“Ninety-nine percent of the people in the world are fools and the rest of us are in great danger of contagion.”–Thornton Wilder
In this highly subjective, personal adventure we call life, we will encounter danger. This can happen unwittingly such as in the case when five-year-old me shoved my finger into an empty lightbulb socket. I learned early on that electricity is a force to be respected. The risk of danger can come about when we consider calculated risks, such as driving on a freeway in fast-moving, heavy traffic. As Wilder observed, the greatest danger is deciding to forego the adventure altogether. To have the goal of a risk-free life is akin to spiritual death. At least that is my opinion.
I do not advocate searching for speeding trains with which to play “chicken”. I’m thinking more of personal challenges or dreams about things we want to try on for size. Along with the decision to take on a life challenge, comes the danger of rushing headlong and being so preoccupied with achievement that we settle for mediocre versions of our original goals. There is much to be said in favor of careful planning and patience. It is best not to publicly reveal the final results too soon. We run the risk of becoming a dillitante and skimming through experiences that should be deep and bring us great, lasting satisfaction.
“It is better to lead from behind and to put others in front, especially when you celebrate victory when nice things occur. You take the front line when there is danger. Then people will appreciate your leadership.”–Nelson Mandela
Today, I risk seeming superficial by utilizing quotations from famous people within the body of this blog post. This is a calculated risk I’m willing to take because there are people who have exhibited more courage than I have in life. This is not self-deprecating–it is a fact that Mandela took huge risks and experienced more oppression, repression, and danger than I can barely imagine. He understood the serious obstacles in front of him then decided to go ahead, anyway. When we remember the actions and speeh of truly great leaders, Mandela’s quote describes leadership in ways that I cannot due to differing first-hand experiences. Regarding danger and safety, Mandela’s words carry a lot of weight. Hence, the minor risk in over-utilizing quotes, seems justified according to my own reckoning. The risk is not profound nor life-threatening, but it is nonetheless a risk of some sort. One aspect to consider is that people like Nelson Mandela had a clear, sharp vision of what was before them, danger and victory alike, yet regardless of dire circumstances went out and met danger on its own ground.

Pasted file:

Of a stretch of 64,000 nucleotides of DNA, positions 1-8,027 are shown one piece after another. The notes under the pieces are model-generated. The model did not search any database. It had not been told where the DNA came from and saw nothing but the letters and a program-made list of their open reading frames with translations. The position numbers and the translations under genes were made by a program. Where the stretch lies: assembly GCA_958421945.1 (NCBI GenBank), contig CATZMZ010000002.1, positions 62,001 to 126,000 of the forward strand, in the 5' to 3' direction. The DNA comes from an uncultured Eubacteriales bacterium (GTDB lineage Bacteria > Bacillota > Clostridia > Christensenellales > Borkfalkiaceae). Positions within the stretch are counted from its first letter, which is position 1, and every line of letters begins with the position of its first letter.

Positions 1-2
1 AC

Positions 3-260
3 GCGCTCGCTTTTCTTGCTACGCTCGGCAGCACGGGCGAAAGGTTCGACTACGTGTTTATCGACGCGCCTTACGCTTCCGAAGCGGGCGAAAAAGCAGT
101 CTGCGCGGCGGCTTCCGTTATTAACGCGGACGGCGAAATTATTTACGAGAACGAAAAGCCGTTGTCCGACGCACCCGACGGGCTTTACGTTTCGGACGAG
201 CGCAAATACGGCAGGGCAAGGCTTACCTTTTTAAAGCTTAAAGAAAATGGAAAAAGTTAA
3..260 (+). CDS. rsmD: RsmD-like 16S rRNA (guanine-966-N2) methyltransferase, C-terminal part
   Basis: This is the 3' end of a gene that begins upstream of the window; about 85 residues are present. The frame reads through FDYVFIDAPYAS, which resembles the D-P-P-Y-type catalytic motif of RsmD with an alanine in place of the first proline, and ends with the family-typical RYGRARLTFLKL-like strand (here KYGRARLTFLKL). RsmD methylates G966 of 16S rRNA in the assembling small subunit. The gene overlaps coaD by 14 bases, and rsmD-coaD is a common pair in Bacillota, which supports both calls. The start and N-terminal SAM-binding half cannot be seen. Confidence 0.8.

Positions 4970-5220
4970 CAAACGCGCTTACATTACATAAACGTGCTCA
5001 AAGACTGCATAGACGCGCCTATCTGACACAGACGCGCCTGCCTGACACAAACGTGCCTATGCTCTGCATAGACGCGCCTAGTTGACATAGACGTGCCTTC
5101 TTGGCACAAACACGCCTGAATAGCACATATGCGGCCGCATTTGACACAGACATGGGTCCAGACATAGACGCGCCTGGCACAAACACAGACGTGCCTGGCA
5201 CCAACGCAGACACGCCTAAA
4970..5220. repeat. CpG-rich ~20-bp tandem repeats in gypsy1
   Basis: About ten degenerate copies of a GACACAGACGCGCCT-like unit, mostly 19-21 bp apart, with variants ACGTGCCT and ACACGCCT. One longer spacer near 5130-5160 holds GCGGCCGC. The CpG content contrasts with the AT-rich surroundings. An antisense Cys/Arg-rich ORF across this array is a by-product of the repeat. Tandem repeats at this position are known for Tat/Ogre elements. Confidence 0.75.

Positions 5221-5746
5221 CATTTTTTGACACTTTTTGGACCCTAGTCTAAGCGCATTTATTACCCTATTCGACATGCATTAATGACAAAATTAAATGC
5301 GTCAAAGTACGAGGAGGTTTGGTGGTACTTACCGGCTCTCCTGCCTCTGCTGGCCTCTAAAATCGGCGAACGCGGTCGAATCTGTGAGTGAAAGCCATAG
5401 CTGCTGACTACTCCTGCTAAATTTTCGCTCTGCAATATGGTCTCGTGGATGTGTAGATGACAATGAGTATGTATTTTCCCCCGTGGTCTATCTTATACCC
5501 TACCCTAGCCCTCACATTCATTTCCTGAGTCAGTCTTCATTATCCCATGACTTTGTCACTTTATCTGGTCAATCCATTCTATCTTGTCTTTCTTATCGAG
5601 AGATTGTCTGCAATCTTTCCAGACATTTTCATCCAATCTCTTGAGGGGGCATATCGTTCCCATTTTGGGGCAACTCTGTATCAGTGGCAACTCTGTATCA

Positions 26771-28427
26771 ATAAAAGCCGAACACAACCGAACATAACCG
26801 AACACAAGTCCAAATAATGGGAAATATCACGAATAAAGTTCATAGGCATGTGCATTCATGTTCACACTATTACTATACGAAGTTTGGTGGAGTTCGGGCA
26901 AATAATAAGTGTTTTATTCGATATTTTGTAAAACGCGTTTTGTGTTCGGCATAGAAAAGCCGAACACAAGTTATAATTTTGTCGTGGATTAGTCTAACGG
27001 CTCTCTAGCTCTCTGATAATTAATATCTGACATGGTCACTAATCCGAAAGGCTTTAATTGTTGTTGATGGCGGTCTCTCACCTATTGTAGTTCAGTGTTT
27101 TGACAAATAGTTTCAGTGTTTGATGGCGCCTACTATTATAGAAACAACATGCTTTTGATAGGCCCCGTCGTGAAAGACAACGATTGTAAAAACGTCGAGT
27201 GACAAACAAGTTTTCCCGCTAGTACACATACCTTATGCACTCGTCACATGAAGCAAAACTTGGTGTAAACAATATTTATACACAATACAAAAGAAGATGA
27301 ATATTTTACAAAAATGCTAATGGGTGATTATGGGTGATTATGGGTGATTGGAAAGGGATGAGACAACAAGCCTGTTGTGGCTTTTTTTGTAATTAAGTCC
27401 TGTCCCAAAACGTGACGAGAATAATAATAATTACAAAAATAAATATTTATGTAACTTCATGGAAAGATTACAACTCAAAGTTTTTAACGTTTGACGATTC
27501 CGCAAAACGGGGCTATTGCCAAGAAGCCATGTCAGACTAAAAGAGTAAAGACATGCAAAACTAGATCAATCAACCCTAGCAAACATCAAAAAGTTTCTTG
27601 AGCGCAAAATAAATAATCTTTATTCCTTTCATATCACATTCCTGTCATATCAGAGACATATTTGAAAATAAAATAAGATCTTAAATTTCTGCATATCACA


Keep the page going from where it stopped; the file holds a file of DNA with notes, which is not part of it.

“The greater danger for most of us lies not in setting our aim too high and falling short; but in setting our aim too low, and achieving our mark.”–Michelangelo
Here I go again with yet another quote. The one above underlines danger and safety. The message is not some mere platitude nor Internet meme. The warning comes from someone who accomplished great feats and created stunning masterpieces of timeless beauty and grace. He had ambitious ideas for projects. He risked offending his benefactors yet forged ahead anyway. He believed his art was more important than any short-term discomfort. He undertook projects that were risky during those historical times when artistic expression held the risk of offending the powerful Church and monarchial leaders which could, in turn, lead to ruin and banishment. As it turned out, Michelangelo risks turned out for the better.
How do we apply the wisdom of a Mandela or Michelangelo? For starters, we understand that calculated risks are best undertaken with some audacity, seasoned with a pinch of cockiness, plus a fair measure of safety in mind. After all, reckless abandon rarely achieves lasting, worthwhile results. The same works for a successful nation. It is difficult for a country to achieve and maintain great visions if its infrastructure is faulty. When public health and safety are given their fair due, the citizens are well-served and are able to dream and concentrate on creative, constructive ideas then better carry them out. People are more effective and productive when we are healthy and feel genuinely safe.
The subject of danger and safety came to mind as I contemplated tomorrow’s holiday, U.S. Independence Day. The colonists could have remained comfortable and safe by unquestionable compliance with their British corporate and governmental overlords. Instead, they had reached the point of dissatisfaction in their subserivent roles. The choices were theirs. The revolutionaries saw the choices between compliance and a brave new nation. They understood the great dangers of rebelling against the superpower of their times. They could move forward or stagnate as pawns of powerful institutions. They went ahead and took a carefully calculated risk and declared independence from the British Empire. Our democratic republic was the dream on the hill. The colonists risked their personal futures and the viability of the homeland in order to fulfill their goal of national, self-government. So far, their evaluations of danger and safety have turned out pretty well.
The Blue Jay of Happiness quotes diplomat, lawyer, and politician, Adlai Stevenson. “We travel together, passengers on a little spaceship, dependent on its vulnerable reserves of air and soil, all committed, for our safety, to its security and peace. Preserved from annihilation only by the care, the work and the love we give our fragile craft.”